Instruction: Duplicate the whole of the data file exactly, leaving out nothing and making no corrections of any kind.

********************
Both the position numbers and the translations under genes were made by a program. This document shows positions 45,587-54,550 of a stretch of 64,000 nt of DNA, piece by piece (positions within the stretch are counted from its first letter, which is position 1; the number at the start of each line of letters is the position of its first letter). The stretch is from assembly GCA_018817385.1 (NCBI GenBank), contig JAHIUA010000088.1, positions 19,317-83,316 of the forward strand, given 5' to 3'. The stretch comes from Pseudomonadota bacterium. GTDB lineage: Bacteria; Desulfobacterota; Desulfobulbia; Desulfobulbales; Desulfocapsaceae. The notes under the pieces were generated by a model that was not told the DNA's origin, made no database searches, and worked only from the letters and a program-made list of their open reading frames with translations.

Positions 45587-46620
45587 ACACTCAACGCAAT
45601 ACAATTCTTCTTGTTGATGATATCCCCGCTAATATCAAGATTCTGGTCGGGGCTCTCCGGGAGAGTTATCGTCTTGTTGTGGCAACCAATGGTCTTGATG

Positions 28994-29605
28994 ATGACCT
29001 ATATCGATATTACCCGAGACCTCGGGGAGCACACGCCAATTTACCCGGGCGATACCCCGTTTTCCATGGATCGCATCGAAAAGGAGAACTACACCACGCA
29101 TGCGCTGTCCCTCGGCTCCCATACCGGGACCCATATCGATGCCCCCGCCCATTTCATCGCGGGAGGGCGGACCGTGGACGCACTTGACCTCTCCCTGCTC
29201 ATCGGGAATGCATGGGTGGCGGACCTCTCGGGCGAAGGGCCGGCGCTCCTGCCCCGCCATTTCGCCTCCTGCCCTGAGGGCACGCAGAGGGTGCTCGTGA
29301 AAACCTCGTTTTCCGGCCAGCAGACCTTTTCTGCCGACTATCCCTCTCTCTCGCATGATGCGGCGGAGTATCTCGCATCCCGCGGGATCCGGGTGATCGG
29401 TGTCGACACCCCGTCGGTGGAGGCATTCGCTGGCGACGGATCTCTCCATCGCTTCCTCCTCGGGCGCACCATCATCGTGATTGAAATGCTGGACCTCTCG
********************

Both the position numbers and the translations under genes were made by a program. This document shows positions 45,587-54,550 of a stretch of 64,000 nt of DNA, piece by piece (positions within the stretch are counted from its first letter, which is position 1; the number at the start of each line of letters is the position of its first letter). The stretch is from assembly GCA_018817385.1 (NCBI GenBank), contig JAHIUA010000088.1, positions 19,317-83,316 of the forward strand, given 5' to 3'. The stretch comes from Pseudomonadota bacterium. GTDB lineage: Bacteria; Desulfobacterota; Desulfobulbia; Desulfobulbales; Desulfocapsaceae. The notes under the pieces were generated by a model that was not told the DNA's origin, made no database searches, and worked only from the letters and a program-made list of their open reading frames with translations.

Positions 45587-46620
45587 ACACTCAACGCAAT
45601 ACAATTCTTCTTGTTGATGATATCCCCGCTAATATCAAGATTCTGGTCGGGGCTCTCCGGGAGAGTTATCGTCTTGTTGTGGCAACCAATGGTCTTGATG

Positions 28994-29605
28994 ATGACCT
29001 ATATCGATATTACCCGAGACCTCGGGGAGCACACGCCAATTTACCCGGGCGATACCCCGTTTTCCATGGATCGCATCGAAAAGGAGAACTACACCACGCA
29101 TGCGCTGTCCCTCGGCTCCCATACCGGGACCCATATCGATGCCCCCGCCCATTTCATCGCGGGAGGGCGGACCGTGGACGCACTTGACCTCTCCCTGCTC
29201 ATCGGGAATGCATGGGTGGCGGACCTCTCGGGCGAAGGGCCGGCGCTCCTGCCCCGCCATTTCGCCTCCTGCCCTGAGGGCACGCAGAGGGTGCTCGTGA
29301 AAACCTCGTTTTCCGGCCAGCAGACCTTTTCTGCCGACTATCCCTCTCTCTCGCATGATGCGGCGGAGTATCTCGCATCCCGCGGGATCCGGGTGATCGG
29401 TGTCGACACCCCGTCGGTGGAGGCATTCGCTGGCGACGGATCTCTCCATCGCTTCCTCCTCGGGCGCACCATCATCGTGATTGAAATGCTGGACCTCTCG